The fire broke out after crews digging near the well hit a high pressure pocket, sending oil spewing from the ground. Several homes were evacuated and one person reportedly suffered minor burns. Officials from a Texas-based company that specializes in oil well fires are said to be on their way to assess the situation.

Now, in news from around the world, dramatic new video shot by an Australian tourist shows the first independent images of last week's riots in Tibet.

Take a look.


MICHAEL SMITH, AUSTRALIAN TOURIST: We're standing here in the middle of Lhasa and the fighting has (EXPLETIVE DELETED) exploded. Tibetan people going crazy, just (INAUDIBLE) at cars, breaking into Chinese shops. Crazy (EXPLETIVE DELETED) far out.

(END VIDEO CLIP) COSTELLO: The pictures show for the first time Chinese security forces moving in to restore order. The images show riot police and armored personnel carriers. They have not been aired by China's state-run media -- the pictures, that is. Back to you, Wolf.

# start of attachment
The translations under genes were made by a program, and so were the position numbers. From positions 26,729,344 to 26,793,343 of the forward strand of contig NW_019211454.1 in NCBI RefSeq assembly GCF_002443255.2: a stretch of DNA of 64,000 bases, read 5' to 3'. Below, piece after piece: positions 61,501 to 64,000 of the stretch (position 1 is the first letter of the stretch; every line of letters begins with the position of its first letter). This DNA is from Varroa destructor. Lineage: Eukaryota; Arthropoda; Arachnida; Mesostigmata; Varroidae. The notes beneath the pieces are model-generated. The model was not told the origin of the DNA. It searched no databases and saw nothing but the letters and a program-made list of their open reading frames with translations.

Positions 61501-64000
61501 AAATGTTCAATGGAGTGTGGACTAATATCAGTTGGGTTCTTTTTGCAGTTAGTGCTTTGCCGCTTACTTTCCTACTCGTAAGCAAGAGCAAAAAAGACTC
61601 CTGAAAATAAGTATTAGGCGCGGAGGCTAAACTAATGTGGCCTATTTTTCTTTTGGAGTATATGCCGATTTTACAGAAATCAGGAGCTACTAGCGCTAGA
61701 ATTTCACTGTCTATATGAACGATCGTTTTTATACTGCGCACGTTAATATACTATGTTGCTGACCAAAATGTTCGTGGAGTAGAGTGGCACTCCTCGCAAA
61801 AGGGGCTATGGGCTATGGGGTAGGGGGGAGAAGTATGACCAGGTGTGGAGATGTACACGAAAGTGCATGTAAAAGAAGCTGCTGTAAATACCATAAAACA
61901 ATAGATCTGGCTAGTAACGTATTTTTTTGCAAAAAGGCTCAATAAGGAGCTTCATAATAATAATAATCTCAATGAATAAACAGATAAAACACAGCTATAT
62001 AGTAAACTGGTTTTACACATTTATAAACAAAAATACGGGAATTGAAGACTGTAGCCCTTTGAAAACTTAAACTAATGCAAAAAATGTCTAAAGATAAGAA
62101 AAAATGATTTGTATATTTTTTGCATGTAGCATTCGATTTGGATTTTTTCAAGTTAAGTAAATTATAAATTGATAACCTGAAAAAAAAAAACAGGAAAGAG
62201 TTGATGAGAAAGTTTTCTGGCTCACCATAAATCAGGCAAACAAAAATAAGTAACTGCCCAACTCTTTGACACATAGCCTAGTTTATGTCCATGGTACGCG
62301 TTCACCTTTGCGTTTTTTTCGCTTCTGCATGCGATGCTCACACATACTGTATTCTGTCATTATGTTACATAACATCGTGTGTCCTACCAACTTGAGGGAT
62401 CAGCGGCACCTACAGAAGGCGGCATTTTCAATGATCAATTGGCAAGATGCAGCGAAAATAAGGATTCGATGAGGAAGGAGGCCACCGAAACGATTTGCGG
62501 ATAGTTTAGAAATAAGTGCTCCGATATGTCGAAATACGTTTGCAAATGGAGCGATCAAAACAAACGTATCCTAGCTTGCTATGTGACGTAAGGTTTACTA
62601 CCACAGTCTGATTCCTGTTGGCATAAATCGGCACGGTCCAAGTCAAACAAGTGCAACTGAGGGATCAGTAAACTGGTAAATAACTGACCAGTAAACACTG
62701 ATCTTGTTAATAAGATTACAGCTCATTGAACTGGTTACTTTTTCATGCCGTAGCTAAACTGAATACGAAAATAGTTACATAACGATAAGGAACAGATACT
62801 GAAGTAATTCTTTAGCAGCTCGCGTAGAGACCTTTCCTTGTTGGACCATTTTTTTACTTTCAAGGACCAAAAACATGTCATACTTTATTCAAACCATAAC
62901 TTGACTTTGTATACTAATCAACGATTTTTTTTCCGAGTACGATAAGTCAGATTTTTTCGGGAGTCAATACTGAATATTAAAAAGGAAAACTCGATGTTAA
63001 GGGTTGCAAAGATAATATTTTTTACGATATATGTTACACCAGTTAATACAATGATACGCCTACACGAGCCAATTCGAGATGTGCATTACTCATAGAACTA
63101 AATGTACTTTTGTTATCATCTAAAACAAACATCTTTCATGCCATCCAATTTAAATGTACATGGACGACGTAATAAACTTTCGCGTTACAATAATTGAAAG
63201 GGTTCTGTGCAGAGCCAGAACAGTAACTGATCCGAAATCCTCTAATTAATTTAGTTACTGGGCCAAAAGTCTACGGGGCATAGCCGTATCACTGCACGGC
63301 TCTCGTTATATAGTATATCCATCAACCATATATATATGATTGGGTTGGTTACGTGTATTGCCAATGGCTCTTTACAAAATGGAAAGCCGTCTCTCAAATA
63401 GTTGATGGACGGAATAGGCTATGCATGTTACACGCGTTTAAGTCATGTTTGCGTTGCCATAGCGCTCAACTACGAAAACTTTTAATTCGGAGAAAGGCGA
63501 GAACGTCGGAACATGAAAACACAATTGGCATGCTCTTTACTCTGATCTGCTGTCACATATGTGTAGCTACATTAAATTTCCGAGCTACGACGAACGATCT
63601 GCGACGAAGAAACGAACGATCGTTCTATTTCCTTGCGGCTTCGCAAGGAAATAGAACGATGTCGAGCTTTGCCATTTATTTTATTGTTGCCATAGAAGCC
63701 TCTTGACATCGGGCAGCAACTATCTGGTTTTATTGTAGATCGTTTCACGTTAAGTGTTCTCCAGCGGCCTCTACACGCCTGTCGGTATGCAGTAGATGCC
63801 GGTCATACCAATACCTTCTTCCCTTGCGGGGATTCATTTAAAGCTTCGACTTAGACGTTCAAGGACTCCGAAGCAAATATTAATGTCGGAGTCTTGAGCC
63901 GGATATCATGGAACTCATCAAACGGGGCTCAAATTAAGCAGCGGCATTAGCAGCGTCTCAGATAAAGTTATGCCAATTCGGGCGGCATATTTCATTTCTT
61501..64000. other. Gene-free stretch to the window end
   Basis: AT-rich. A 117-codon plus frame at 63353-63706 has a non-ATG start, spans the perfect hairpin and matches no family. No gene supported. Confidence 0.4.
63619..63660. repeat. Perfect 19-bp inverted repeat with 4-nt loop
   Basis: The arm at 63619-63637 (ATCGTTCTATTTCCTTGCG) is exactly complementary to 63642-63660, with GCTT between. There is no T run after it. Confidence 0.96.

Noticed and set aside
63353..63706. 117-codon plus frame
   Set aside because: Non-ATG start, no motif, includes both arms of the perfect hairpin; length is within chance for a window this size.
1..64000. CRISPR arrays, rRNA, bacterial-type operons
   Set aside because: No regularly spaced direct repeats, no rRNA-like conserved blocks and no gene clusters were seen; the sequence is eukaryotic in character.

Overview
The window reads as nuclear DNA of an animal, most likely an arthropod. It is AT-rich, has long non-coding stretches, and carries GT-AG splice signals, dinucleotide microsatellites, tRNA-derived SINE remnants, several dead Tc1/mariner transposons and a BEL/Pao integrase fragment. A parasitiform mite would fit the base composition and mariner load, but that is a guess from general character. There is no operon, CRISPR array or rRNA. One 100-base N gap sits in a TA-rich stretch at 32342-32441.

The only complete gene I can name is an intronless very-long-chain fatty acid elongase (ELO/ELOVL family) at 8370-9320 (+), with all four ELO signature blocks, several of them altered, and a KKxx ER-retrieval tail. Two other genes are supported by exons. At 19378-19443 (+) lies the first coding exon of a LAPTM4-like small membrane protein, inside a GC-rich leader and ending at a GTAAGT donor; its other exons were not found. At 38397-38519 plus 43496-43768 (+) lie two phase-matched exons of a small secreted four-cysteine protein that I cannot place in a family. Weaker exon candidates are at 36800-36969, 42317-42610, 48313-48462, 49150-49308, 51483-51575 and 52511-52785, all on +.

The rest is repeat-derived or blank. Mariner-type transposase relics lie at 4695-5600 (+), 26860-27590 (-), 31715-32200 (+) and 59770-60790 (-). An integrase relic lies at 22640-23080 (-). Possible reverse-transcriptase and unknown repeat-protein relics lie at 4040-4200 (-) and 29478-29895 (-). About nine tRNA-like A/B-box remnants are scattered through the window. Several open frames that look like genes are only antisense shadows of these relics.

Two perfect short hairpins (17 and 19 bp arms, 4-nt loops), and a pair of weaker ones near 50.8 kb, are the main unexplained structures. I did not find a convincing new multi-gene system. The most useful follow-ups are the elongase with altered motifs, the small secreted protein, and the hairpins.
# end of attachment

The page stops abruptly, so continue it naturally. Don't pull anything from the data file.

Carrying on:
BLITZER: Thanks, Carol, very much.

No, ifs ands or buts -- Barack Obama sums up his Iraq policy.


OBAMA: When I am commander-in-chief, I will set a new goal on day one. I will end this war.


BLITZER: Coming up, our exclusive interview with the Democratic presidential candidate, Barack Obama. He has just sat down with Anderson Cooper. We're going to share it with you.

Also, Detroit's mayor digging in despite a sex scandal, explicit e-mail and a possible prosecution. Carol will be back with that.